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Don Cherry on Jazz

A 30-minute audio interview
Don Cherry in 1966. Photograph: Francis Wolff
From bensidran.com:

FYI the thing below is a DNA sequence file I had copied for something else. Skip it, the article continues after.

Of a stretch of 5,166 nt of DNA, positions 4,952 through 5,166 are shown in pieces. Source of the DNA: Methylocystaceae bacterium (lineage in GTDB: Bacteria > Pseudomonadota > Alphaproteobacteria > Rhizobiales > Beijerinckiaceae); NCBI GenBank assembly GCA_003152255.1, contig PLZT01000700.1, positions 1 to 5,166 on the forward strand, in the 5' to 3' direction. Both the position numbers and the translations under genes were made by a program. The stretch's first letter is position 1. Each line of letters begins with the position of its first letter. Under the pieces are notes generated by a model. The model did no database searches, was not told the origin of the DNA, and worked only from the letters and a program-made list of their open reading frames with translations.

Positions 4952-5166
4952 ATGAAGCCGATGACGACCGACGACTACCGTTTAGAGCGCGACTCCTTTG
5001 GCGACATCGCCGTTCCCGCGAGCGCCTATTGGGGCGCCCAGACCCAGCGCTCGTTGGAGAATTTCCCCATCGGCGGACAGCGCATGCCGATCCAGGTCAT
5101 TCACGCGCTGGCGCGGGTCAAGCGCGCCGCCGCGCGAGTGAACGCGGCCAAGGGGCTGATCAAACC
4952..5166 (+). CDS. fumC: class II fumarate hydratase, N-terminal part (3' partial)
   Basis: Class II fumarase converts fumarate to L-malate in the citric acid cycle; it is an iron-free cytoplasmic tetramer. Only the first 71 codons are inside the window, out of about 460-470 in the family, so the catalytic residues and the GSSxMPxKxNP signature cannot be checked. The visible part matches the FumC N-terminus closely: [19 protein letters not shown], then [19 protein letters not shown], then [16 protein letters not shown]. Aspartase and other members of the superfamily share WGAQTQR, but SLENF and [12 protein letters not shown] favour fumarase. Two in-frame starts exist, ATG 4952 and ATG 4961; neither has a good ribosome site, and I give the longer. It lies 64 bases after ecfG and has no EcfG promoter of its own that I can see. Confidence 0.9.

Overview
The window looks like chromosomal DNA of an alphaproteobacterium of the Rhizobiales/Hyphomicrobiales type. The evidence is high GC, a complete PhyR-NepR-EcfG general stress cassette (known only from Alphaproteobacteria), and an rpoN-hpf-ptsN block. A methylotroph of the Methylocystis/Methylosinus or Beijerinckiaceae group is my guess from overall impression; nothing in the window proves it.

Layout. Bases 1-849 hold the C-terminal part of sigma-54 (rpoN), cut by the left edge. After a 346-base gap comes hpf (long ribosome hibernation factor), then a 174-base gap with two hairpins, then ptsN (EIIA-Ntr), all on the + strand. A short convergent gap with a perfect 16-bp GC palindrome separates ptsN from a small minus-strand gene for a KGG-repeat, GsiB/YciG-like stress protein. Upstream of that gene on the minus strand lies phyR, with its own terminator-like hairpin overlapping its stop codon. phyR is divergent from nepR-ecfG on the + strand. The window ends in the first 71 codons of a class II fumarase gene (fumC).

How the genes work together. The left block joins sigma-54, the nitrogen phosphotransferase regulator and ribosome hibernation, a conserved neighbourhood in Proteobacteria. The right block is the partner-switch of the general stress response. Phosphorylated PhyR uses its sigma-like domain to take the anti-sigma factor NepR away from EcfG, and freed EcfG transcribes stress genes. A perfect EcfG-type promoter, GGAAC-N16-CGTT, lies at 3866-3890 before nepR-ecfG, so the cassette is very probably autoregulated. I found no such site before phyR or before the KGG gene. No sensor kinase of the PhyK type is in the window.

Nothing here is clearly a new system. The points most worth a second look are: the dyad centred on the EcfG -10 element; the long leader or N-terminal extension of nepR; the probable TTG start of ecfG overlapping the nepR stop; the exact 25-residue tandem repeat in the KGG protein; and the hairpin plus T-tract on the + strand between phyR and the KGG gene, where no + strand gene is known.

His language like his life is free flowing, a stream that follows the lay of the land and rushes forward from a source of nature. He is full of joy and enthusiasm and his ideas often run ahead of his speech. Thus a conversation with Don Cherry is not a linear, organized event. It takes many contours, and it describes the journey of a remarkable mind and spirit. Just as his music encompasses the ethnic expression of cultures as far flung as the hills of North Africa and the Watts ghetto of Los Angeles, the New York art scene of the ‘50’s and the free community of the diggers in Sweden during the ‘70’s, Don Cherry has always played his own way, a very personal music. Starting as a trumpet player and then moving to the "pocket trumpet" which he made famous while working with Ornette Coleman's band, Don moved on to flutes, double reed instruments, African string instruments (such as the "hunter's bow") and even became a singer in order to set free his musical voice. Don Cherry is s pioneer in the field of "world music", which, ironically, has lead him back to the classical jazz scene in the United States. [Listen]

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